post #129 of 135

Should the channel balance have been normalized in this study? If so, why, and if not, why?

post #130 of 135
I'd say that depends on how it's measured. Straight off the driver? Yes. Why: otherwise the imbalance could skew the result b/c we are looking for an ideal curve. If the ear is involved in the measurement: no, we live with those differences everyday. If we corrected for them, it would skew the results again.

That's the type of straight forward question I was looking for in my "me?" Response.
post #131 of 135

Is the  "in-room loudspeaker measurement for RR1_G and RR_G" compensation data available somewhere similar to the DF compensation referenced in ISO11904-2 ? 

From the Graph in the AES convention paper 8994 "Listener Preferences for In-Room Loudspeaker and Headphone Target Responses" as "reproduced"  by Tyll of innerfidelity.com ( http://www.innerfidelity.com/content/headphone-measurements-explained-frequency-response-part-two)
 
according to Tyll's analysis the data should roughly look like this
FR          dB

20          4    
60          4
200        0
1200       3
3000       12
10000     0
20000    -13

Edited by waxmaxmo - 10/28/15 at 4:41am
post #132 of 135

the conclusions we can make are limited to how the experiment was conducted. they went for a curve that is indeed close to most DF curves(for good reason), and the result could be interpreted as that curve tilted so that we end up with a shift of about 9db from bass to treble.

 

Tyll probably had more intel than I can get from the papers to draw his estimated harman curve, but from what I could get, we are unsure as to where that 9db-ish variation was measured. was it from a DF curve looking at the EQ change at 20hz and 20khz? or 40hz and 10khz? I'm not too sure.

 

the other significant unknown (at least for me), comes from how the test subjects could set the EQ. they had 2 knobs and that's it. maybe some would have liked to get the mids down but not the treble for all we know. or the opposite. and maybe the bass would have taken another shape if they had more than one knob to shape it?

 

 the overall conclusion I come to(maybe I'm missing something), is that the DF curve sounds too "bright" to most people(not a surprise for me at least), but is still a rather good general shape to start from.

post #133 of 135

All those questions and more have answers you can find on Sean Olive's blog, and this freely available summary of his more recent publications. The charts are taken directly from the publications.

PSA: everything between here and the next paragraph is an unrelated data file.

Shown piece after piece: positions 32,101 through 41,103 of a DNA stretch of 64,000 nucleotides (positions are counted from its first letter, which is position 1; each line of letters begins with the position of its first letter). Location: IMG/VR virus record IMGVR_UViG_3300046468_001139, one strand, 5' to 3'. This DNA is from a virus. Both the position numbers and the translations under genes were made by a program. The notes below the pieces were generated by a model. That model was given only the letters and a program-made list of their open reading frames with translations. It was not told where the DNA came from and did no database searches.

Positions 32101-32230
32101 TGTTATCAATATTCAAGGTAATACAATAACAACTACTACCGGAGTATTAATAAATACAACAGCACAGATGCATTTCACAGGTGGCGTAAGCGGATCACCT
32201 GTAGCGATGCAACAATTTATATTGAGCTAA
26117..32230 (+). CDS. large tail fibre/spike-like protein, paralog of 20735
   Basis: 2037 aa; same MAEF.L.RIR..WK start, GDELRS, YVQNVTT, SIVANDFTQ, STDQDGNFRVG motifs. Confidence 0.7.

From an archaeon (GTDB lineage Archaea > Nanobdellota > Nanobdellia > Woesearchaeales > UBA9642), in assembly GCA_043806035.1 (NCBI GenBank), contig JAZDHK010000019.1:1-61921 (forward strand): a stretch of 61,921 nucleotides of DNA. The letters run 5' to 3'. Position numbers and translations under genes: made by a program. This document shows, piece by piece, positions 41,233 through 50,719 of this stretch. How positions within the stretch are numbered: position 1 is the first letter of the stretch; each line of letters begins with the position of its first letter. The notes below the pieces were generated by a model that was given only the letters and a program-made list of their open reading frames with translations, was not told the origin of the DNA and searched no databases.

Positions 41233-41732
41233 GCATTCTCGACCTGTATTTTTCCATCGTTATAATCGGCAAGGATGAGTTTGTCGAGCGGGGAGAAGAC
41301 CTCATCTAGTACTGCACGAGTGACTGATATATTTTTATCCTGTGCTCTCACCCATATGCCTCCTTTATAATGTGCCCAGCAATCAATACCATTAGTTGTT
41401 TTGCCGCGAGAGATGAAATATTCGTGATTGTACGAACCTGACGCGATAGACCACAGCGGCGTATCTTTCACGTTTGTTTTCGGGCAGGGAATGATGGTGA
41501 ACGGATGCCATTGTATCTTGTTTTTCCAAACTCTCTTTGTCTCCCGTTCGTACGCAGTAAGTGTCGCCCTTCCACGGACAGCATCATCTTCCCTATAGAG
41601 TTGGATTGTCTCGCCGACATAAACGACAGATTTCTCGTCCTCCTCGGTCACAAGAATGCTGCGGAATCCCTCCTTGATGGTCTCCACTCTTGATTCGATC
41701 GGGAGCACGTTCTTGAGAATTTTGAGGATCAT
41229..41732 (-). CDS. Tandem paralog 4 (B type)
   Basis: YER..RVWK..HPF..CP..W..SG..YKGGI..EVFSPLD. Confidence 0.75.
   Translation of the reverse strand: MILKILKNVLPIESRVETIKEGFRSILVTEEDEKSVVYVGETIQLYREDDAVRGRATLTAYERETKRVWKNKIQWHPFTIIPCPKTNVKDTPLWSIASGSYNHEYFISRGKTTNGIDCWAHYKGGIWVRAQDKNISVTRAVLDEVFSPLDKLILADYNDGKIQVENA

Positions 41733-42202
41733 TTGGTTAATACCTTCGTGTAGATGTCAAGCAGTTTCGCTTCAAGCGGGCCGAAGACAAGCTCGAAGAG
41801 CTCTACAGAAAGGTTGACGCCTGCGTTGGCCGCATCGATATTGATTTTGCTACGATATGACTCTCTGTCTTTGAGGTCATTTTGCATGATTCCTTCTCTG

The -9 dB slope is observed end-to-end deviation from the flat equalized speaker response. It wasn't explicitly about DF, but they noted the flat in-room response resembles diffuse-field response as measured by the GRAS 45CA with pinna simulators.

post #134 of 135
Quote:
Originally Posted by briskly View Post
 

All those questions and more have answers you can find on Sean Olive's blog, and this freely available summary of his more recent publications. The charts are taken directly from the publications.

 

The -9 dB slope is observed end-to-end deviation from the flat equalized speaker response. It wasn't explicitly about DF, but they noted the flat in-room response resembles diffuse-field response as measured by the GRAS 45CA with pinna simulators.


so 20hz to 20khz for sure? I've looked at the PDFs, the blog, the video, innerfidelity posts on the subject, even here and on other forums where we are usually 5 people to even care about those studies(which is strange for people supposedly passionate about having good sound), yet I'm still no sure Tyll's curve is what harman came up with, or if people wouldn't have preferred a different bass level if the Q value for the bass tuning had been different for example.

so if the answers are there, I certainly missed them.

post #135 of 135

This curve is ripped straight from the AES paper. I don't think the dashed curve (representing flat in-room at eardrum) is necessarily accurate, but errors introduced should somewhat cancel out in the solid black line.

 

 

About why the filters were set as such, they decided on that from previous investigations.

 

Quote:

The frequency (105 Hz) of the bass filter was chosen for several reasons. First, the majority of subwoofers are crossed over to the main speaker near (or slightly below) this frequency, so there are practical reasons to start from here. Secondly, variations in bass level due to acoustical interactions between loudspeakers and rooms occur near and below near this frequency. Thirdly, informal investigations by the authors found that extending the bass shelf frequency to above 105 Hz had an adverse affect on the timbre of vocals and other instruments whose fundamental pitches fall within this frequency region. On the other hand, boosting the bass below 150-200 Hz tends to enhance bass instruments without impacting the sound quality of the higher pitched instruments.

The treble filter frequency of 2.5 kHz was chosen because this is a common midrange-tweeter crossover frequency where the directivity of the loudspeaker begins to increase, and the in-room response of the loudspeaker begins to fall downwards. The exact amount of high frequency drop will depend on directivity of the loudspeaker, the ratio of direct-reflected sounds at the listening seat, and the absorption characteristics of the room.

 

As for variation between listeners, the curve represents an average result.